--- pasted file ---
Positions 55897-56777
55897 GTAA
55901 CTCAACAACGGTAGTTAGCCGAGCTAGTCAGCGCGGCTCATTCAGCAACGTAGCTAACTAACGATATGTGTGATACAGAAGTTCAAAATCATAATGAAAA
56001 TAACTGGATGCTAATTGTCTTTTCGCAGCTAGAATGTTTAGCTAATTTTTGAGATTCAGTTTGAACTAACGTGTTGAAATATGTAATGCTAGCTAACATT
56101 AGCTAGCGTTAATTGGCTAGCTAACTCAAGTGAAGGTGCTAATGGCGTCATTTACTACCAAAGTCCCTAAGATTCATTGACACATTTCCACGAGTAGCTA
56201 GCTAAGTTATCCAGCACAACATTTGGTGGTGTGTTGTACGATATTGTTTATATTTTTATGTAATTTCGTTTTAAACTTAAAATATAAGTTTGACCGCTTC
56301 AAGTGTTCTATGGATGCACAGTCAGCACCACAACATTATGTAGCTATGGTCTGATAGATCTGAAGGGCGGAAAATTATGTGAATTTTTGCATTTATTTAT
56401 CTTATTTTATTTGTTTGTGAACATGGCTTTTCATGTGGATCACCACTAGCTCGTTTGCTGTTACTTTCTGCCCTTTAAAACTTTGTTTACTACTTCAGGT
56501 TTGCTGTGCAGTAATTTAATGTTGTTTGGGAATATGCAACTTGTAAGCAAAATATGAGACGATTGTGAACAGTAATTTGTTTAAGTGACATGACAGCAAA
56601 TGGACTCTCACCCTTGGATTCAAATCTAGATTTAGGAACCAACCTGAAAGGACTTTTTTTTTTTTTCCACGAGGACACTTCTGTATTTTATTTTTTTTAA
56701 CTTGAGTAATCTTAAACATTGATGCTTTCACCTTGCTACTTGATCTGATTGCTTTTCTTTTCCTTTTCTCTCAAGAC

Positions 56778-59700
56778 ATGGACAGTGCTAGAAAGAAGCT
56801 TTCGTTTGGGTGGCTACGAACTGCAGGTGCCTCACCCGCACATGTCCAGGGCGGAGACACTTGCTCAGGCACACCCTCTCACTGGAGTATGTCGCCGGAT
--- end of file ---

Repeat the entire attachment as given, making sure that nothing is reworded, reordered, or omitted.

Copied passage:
Positions 55897-56777
55897 GTAA
55901 CTCAACAACGGTAGTTAGCCGAGCTAGTCAGCGCGGCTCATTCAGCAACGTAGCTAACTAACGATATGTGTGATACAGAAGTTCAAAATCATAATGAAAA
56001 TAACTGGATGCTAATTGTCTTTTCGCAGCTAGAATGTTTAGCTAATTTTTGAGATTCAGTTTGAACTAACGTGTTGAAATATGTAATGCTAGCTAACATT
56101 AGCTAGCGTTAATTGGCTAGCTAACTCAAGTGAAGGTGCTAATGGCGTCATTTACTACCAAAGTCCCTAAGATTCATTGACACATTTCCACGAGTAGCTA
56201 GCTAAGTTATCCAGCACAACATTTGGTGGTGTGTTGTACGATATTGTTTATATTTTTATGTAATTTCGTTTTAAACTTAAAATATAAGTTTGACCGCTTC
56301 AAGTGTTCTATGGATGCACAGTCAGCACCACAACATTATGTAGCTATGGTCTGATAGATCTGAAGGGCGGAAAATTATGTGAATTTTTGCATTTATTTAT
56401 CTTATTTTATTTGTTTGTGAACATGGCTTTTCATGTGGATCACCACTAGCTCGTTTGCTGTTACTTTCTGCCCTTTAAAACTTTGTTTACTACTTCAGGT
56501 TTGCTGTGCAGTAATTTAATGTTGTTTGGGAATATGCAACTTGTAAGCAAAATATGAGACGATTGTGAACAGTAATTTGTTTAAGTGACATGACAGCAAA
56601 TGGACTCTCACCCTTGGATTCAAATCTAGATTTAGGAACCAACCTGAAAGGACTTTTTTTTTTTTTCCACGAGGACACTTCTGTATTTTATTTTTTTTAA
56701 CTTGAGTAATCTTAAACATTGATGCTTTCACCTTGCTACTTGATCTGATTGCTTTTCTTTTCCTTTTCTCTCAAGAC

Positions 56778-59700
56778 ATGGACAGTGCTAGAAAGAAGCT
56801 TTCGTTTGGGTGGCTACGAACTGCAGGTGCCTCACCCGCACATGTCCAGGGCGGAGACACTTGCTCAGGCACACCCTCTCACTGGAGTATGTCGCCGGAT